While some malware, such as ransomware, will have a direct impact on the owner of the device, DDoS botnet malware can have different levels of visibility; some malware is designed to take total control of a device, while other malware runs silently as a background process while waiting silently for instructions from the attacker or “bot herder.”

Self-propagating botnets recruit additional bots through a variety of different channels. Pathways for infection include the exploitation of website vulnerabilities, Trojan horse malware, and cracking weak authentication to gain remote access. Once access has been obtained, all of these methods for infection result in the installation of malware on the target device, allowing remote control by the operator of the botnet. Once a device is infected, it may attempt to self-propagate the botnet malware by recruiting other hardware devices in the surrounding network.

While it's infeasible to pinpoint the exact numbers of bots in a particular botnet, estimations for total number of bots in a sophisticated botnet have ranged in size from a few thousand to greater than a million.

DDoS Botnet attack animation

1.1.1 Why are botnets created ?
Reasons for using a botnet ranges from activism to state-sponsored disruption, with many attacks being carried out simply for profit. Hiring botnet services online is relatively inexpensive, especially in relationship to the amount of damage they can cause. The barrier to creating a botnet is also low enough to make it a lucrative business for some software developers, especially in geographic locations where regulation and law enforcement are limited. This combination has led to a proliferation of online services offering attack-for-hire.

1.1.2 How is a botnet controlled ?
A core characteristic of a botnet is the ability to receive updated instructions from the bot herder. The ability to communicate with each bot in the network allows the attacker to alternate attack vectors, change the targeted IP address, terminate an attack, and other customized actions. Botnet designs vary, but the control structures can be broken down into two general categories.

1.1.3 The client/server botnet model
The client/server model mimics the traditional remote workstation workflow where each individual machine connects to a centralized server (or a small number of centralized servers) in order to access information. In this model each bot will connect to a command-and-control center (CnC) resource like a web domain or an IRC channel in order to receive instructions. By using these centralized repositories to serve up new commands for the botnet, an attacker simply needs to modify the source material that each botnet consumes from a command center in order to update instructions to the infected machines. The centralized server in control of the botnet may be a device owned and operated by the attacker, or it may be an infected device.

A number of popular centralized botnet topologies have been observed, including:

Star Network Topology
Multi Server Network Topology

Multi server network topology animation
Hierarchical Network Topology

Hierarchical network topology animation

In any of these client/server models, each bot will connect to a command center resource like a web domain or an IRC channel in order to receive instructions. By using these centralized repositories to serve up new commands for the botnet, an attacker simply needs to modify the source material that each botnet consumes from a command center in order to update instructions to the infected machines.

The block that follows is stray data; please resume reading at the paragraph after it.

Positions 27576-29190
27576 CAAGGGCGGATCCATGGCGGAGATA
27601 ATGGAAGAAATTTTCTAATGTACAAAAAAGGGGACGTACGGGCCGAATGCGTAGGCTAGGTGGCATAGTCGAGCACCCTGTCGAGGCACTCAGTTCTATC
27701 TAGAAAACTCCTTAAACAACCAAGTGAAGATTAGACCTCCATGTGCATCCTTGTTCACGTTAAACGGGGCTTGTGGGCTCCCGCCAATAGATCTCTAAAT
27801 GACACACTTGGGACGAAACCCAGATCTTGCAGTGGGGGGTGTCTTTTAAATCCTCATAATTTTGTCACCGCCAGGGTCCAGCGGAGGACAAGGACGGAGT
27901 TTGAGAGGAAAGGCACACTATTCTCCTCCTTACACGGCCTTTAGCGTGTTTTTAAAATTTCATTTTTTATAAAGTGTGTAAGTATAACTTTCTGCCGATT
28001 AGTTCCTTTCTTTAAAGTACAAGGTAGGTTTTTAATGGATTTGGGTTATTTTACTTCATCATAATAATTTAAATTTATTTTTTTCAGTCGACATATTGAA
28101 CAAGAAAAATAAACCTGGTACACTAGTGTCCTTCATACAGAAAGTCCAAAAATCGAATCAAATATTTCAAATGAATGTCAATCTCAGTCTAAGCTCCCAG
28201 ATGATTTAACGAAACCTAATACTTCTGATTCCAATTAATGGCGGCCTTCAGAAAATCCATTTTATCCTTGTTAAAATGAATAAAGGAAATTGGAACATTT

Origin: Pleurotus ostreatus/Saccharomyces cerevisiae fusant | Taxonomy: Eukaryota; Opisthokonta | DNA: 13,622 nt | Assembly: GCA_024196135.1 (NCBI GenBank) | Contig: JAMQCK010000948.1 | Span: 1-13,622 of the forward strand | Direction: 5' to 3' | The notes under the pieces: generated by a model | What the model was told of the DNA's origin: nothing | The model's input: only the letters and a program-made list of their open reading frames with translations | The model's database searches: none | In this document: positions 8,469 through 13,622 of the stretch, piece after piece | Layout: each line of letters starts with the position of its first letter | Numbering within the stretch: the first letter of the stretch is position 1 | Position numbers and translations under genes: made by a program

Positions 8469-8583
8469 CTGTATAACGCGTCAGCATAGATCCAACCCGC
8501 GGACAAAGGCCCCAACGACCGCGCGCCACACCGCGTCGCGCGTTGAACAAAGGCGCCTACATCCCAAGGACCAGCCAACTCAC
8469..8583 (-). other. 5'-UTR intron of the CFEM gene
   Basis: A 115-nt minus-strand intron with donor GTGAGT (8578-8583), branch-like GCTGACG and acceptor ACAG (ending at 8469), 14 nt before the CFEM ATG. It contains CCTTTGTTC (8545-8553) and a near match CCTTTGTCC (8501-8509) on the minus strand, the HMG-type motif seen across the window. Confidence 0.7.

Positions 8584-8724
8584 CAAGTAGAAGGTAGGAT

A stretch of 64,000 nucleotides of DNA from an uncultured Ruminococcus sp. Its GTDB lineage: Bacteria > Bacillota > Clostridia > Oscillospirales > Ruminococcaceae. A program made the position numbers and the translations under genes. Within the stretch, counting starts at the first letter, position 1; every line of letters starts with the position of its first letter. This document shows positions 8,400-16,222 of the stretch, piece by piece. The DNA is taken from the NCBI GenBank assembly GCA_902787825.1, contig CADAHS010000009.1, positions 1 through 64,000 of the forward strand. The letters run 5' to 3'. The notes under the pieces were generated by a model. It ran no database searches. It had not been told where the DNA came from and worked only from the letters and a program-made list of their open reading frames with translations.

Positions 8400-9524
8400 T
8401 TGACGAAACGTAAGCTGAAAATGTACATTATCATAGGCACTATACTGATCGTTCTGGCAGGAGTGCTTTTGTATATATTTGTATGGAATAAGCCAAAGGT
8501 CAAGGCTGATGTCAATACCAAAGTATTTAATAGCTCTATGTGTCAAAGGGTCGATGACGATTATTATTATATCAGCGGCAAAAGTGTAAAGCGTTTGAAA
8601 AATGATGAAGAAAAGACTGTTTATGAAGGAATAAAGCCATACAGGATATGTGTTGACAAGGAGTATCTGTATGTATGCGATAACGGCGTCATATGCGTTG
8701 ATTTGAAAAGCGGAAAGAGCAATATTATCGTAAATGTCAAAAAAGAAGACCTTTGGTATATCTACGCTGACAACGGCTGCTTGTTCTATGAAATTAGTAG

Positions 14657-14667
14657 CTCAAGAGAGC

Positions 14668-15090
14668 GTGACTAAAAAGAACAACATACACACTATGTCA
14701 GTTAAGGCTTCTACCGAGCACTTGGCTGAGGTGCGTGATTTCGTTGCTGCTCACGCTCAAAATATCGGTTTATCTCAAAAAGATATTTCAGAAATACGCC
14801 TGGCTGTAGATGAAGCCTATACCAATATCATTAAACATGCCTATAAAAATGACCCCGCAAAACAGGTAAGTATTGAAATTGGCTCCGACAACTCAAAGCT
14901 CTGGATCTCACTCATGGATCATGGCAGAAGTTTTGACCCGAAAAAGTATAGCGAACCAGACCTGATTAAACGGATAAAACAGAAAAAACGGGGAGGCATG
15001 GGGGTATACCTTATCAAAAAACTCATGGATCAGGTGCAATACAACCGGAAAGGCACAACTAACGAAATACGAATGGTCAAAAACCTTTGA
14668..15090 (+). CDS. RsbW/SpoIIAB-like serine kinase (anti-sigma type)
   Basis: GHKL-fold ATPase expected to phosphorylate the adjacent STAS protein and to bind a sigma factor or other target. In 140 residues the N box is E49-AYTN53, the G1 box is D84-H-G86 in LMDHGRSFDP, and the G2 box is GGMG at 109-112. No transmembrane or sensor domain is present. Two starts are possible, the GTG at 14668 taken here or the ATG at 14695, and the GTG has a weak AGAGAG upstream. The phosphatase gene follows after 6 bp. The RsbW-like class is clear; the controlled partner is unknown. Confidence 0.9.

Hand-in-hand with the simplicity of updating instructions to the botnet from a limited number of centralized sources is the vulnerability of those machines; in order to remove a botnet with a centralized server, only the server needs to be disrupted. As a result of this vulnerability, the creators of botnet malware have evolved and moved towards a new model that is less susceptible to disruption via a single or a few points of failure.

1.1.4 The peer-to-peer botnet model
To circumvent the vulnerabilities of the client/server model, botnets have more recently been designed using components of decentralized peer-to-peer filesharing. Embedding the control structure inside the botnet eliminates the single point-of-failure present in a botnet with a centralized server, making mitigation efforts more difficult. P2P bots can be both clients and command centers, working hand-in-hand with their neighboring nodes to propagate data.

Peer to peer botnets maintain a list of trusted computers with which they can give and receive communications and update their malware. By limiting the number of other machines the bot connects to, each bot is only exposed to adjacent devices, making it harder to track and more difficult to mitigate. Lacking a centralized command server makes a peer-to-peer botnet more vulnerable to control by someone other than the botnet’s creator. To protect against loss of control, decentralized botnets are typically encrypted so that access is limited.


1.1.5 How do IoT devices become a botnet?
No one does their Internet banking through the wireless CCTV camera they put in the backyard to watch the bird feeder, but that doesn't mean the device is incapable of making the necessary network requests. The power of IoT devices coupled with weak or poorly configured security creates an opening for botnet malware to recruit new bots into the collective. An uptick in IoT devices has resulted in a new landscape for DDoS attacks, as many devices are poorly configured and vulnerable.

If an IoT device’s vulnerability is hardcoded into firmware, updates are more difficult. To mitigate risk, IoT devices with outdated firmware should be updated as default credentials commonly remain unchanged from the initial installation of the device. Many discount manufacturers of hardware are not incentivized to make their devices more secure, making the vulnerability posed from botnet malware to IoT devices remain an unsolved security risk.